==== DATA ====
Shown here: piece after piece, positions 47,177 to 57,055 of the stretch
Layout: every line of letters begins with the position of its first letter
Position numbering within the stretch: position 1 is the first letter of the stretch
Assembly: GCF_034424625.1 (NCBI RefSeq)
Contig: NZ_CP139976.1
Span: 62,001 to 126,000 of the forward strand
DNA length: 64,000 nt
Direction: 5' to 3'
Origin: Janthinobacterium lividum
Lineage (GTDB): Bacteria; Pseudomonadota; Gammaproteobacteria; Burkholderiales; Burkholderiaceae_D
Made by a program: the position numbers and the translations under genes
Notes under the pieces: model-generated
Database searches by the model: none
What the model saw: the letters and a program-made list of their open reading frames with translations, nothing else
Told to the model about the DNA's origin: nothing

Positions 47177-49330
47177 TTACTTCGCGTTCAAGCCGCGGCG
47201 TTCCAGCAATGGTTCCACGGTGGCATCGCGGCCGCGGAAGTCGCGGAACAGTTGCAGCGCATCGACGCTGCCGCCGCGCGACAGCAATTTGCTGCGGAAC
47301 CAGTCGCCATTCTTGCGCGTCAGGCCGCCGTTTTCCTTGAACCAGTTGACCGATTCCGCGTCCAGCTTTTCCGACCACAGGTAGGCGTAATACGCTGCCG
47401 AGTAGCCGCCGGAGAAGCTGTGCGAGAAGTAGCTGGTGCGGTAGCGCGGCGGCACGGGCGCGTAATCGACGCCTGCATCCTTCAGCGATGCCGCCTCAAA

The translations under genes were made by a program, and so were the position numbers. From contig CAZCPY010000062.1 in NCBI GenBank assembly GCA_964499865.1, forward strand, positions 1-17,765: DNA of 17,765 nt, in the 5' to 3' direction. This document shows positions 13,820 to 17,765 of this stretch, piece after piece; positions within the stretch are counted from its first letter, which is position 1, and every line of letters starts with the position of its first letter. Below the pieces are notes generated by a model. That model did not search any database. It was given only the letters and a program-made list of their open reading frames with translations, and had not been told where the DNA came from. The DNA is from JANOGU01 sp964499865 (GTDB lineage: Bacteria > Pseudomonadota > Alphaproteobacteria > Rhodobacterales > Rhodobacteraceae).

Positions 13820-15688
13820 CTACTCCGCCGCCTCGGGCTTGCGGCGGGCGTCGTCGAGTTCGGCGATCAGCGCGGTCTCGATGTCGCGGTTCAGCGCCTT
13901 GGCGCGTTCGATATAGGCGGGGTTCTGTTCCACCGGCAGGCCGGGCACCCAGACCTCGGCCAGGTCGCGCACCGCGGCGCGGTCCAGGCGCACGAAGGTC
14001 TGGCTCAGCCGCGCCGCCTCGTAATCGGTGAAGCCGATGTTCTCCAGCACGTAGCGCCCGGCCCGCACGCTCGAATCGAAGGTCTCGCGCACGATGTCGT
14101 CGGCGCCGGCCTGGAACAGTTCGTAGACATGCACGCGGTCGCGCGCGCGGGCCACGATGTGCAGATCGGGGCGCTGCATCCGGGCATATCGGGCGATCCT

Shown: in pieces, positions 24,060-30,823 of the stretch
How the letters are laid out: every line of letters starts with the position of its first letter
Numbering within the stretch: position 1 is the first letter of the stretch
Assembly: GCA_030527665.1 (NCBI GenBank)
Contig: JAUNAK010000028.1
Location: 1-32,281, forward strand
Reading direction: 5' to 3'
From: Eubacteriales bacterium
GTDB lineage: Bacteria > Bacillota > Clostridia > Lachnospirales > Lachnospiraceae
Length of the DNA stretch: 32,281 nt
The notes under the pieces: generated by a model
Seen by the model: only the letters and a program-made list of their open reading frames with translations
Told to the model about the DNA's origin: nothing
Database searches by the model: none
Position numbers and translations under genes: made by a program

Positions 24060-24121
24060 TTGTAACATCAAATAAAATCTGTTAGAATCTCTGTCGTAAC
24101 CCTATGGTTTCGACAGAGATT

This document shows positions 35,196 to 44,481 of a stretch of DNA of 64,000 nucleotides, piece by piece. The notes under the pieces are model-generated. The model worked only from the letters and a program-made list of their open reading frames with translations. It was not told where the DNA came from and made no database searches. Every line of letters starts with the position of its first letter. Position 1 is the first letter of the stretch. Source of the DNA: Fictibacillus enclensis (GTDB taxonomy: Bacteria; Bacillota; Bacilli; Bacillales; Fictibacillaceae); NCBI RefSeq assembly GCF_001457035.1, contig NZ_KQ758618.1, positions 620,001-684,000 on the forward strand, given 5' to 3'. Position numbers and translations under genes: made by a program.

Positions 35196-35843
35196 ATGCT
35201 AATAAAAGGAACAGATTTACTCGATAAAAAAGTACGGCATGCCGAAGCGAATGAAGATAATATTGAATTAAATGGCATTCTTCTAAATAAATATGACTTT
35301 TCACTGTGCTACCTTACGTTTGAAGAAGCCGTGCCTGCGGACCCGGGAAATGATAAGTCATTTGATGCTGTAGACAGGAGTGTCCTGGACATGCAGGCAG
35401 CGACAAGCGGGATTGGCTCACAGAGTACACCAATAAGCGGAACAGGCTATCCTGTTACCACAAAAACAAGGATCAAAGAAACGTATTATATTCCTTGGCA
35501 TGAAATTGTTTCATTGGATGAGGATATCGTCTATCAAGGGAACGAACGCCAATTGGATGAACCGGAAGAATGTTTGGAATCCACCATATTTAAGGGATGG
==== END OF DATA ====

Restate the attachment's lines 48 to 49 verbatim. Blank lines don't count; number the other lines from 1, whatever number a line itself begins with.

35201 AATAAAAGGAACAGATTTACTCGATAAAAAAGTACGGCATGCCGAAGCGAATGAAGATAATATTGAATTAAATGGCATTCTTCTAAATAAATATGACTTT
35301 TCACTGTGCTACCTTACGTTTGAAGAAGCCGTGCCTGCGGACCCGGGAAATGATAAGTCATTTGATGCTGTAGACAGGAGTGTCCTGGACATGCAGGCAG